Sister Cecile Reiley – A Moving Spirit Who “Floats Like a Butterfly”

Sister Cecile Anne Reiley R.I.P.

Sister Cecile Anne Reiley, SSJ, 76, passed away April 24. Born in Pottsville, PA, she was sister of Edmond Reiley Jr., the Rev. Robert Reiley MM, John Reiley, Sister Kathleen Reiley MM and the late Eleanor Pepper.

Religious, relatives and friends are invited to a viewing at 1:30 p.m., April 29, followed by a funeral Mass at 3 p.m. Donations to St. Joseph Villa in Sister’s name would be appreciated. 

Sister Cecile Reiley – A Moving Spirit Who “Floats Like a Butterfly”

By Marybeth C. Phillips

Reprinted and abridged from Irish Edition, March 2012

Watch out if Sister Cecile Reiley tells you she’s going to “check something out.” That’s code for throwing her body and soul into that “something” full-force, or, as she quotes the poet Yeats, “into the deep heart’s core.”

That’s how Cecile describes her calling into the Sisters of St. Joseph 54 years ago, after she spent one year at Immaculata College in Chester County, PA.  Cecile, a native of Pottsville, was educated for 12 years by the Sisters of St. Joseph, as well as Carmelite priests during high school, graduating Class of 1956.

As a gifted student and excellent musician (my words, not hers), she wanted to earn a degree. So she left her upstate home, and her marvelous family of parents and five siblings, almost next door to the Yuengling Brewery where the heavenly scent of hops wafted through her neighborhood every morning.

Immaculata College, an educational institution taught and administered by the Sisters of the Immaculata Heart of Mary, was a stimulating environment. Yet she had a restless feeling inside her, the sense that she wanted to “check something out” while she was still young.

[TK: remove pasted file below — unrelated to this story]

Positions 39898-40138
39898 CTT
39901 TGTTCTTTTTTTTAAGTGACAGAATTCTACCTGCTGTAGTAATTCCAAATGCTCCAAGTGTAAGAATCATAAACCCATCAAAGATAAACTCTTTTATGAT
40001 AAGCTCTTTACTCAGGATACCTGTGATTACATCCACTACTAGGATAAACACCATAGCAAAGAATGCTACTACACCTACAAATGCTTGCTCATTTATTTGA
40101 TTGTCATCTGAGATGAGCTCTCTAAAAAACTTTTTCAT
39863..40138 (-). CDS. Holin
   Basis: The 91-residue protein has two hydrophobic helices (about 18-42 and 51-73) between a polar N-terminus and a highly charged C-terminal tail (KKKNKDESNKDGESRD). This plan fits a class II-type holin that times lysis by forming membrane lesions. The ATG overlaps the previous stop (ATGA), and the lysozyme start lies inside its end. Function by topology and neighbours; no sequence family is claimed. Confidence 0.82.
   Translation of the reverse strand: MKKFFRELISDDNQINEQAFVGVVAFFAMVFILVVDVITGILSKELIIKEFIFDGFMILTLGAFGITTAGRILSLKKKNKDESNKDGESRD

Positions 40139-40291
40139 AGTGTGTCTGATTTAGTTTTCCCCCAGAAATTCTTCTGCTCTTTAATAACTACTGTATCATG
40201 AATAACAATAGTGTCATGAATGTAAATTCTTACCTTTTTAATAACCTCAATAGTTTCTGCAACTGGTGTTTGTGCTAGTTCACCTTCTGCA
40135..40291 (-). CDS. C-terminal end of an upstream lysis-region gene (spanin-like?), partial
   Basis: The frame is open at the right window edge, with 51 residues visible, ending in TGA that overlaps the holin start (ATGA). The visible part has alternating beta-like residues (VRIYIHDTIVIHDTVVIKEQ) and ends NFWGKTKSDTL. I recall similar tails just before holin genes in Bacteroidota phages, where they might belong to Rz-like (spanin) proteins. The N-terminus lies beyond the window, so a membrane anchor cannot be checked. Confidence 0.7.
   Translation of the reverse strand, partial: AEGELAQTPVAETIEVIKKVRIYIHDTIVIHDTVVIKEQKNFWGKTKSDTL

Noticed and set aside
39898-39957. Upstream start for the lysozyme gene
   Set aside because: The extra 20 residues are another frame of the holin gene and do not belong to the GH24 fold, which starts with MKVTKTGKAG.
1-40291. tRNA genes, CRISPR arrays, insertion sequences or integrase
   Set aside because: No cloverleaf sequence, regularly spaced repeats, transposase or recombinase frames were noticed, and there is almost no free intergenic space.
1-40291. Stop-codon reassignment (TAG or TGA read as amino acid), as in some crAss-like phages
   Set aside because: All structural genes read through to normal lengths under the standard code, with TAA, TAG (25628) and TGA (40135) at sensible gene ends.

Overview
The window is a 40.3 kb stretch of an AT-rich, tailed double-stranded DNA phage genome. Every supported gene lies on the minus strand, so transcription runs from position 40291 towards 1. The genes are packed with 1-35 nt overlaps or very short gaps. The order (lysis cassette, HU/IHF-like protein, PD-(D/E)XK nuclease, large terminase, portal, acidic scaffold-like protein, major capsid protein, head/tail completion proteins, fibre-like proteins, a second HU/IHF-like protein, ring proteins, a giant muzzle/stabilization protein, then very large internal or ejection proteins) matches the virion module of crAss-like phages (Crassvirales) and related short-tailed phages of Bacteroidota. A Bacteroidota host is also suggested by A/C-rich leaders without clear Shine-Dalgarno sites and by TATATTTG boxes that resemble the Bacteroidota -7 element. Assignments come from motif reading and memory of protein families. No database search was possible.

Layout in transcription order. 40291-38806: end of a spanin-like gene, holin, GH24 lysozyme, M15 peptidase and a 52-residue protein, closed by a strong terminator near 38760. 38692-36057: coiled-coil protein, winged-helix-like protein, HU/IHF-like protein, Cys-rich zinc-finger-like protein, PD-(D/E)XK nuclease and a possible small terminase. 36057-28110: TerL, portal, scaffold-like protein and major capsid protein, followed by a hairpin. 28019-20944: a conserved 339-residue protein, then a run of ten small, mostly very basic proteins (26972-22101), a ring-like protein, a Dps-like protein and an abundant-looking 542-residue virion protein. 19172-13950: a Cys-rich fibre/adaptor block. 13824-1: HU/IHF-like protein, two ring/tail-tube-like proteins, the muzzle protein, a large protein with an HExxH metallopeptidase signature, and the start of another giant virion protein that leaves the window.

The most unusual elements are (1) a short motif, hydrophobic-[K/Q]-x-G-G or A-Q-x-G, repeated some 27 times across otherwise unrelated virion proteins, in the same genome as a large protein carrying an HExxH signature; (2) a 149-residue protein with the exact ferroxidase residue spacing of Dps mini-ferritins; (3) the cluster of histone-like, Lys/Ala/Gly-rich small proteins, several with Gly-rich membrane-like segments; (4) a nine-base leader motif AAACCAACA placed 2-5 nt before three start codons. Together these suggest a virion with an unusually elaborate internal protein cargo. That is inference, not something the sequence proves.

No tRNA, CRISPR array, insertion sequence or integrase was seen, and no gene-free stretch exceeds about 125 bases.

Cecile entered the novitiate of the St. Joseph sisters in 1957, and instantly experienced a “great peace,” one that has stayed with her all these many years. There’s been no looking back.

That’s not to say Cecile has had an easy time throughout her life. But like most humble and faithful women, she keeps her troubles under wraps, and forges ahead heroically, even if rheumatoid arthritis is ravaging her ability to walk and has created the need for several surgeries. This interview took place at St. Joseph’s Villa in Flourtown, where she is still recovering from a surgery performed in November.

“I’ve always loved paintings by Renoir,” Cecile noted at the most recent exhibit of his works at the Philadelphia Museum of Art. “But I’ve also been inspired by him as a victim of arthritis, and how he painted every day even though he was in excruciating pain — until he could no longer hold the brush.”

Cecile, who double-majored in Music and English during her education with the S.S.J.’s over several years at Chestnut Hill College, somehow later in life fit in learning the fine arts.  She has often painted the beautiful works we see on the cards sent by St. Malachy Parish in North Philadelphia.

Mission at St. Malachy’s

St. Malachy’s has been home to her calling for several years now, and her behind-the-scenes ministry there is not well known to outsiders. Her most visible manifestation may be her artistic influence with the women and men of the parish, when they decorate the entire church together, for each holy day and special event.

For the Celtic New Year/Irish concert every November, the biggest fundraiser for the school annually, she made ordinary sheaves of wheat look like gold under the artfully placed lighting, and flowers and harvest fruit come to life, dancing in 3-D.

“Our parishioner Dee Bodell is a wonderful artist, and she’s a tremendous contributor to all the visual beauty at Malachy’s too,” Cecile notes.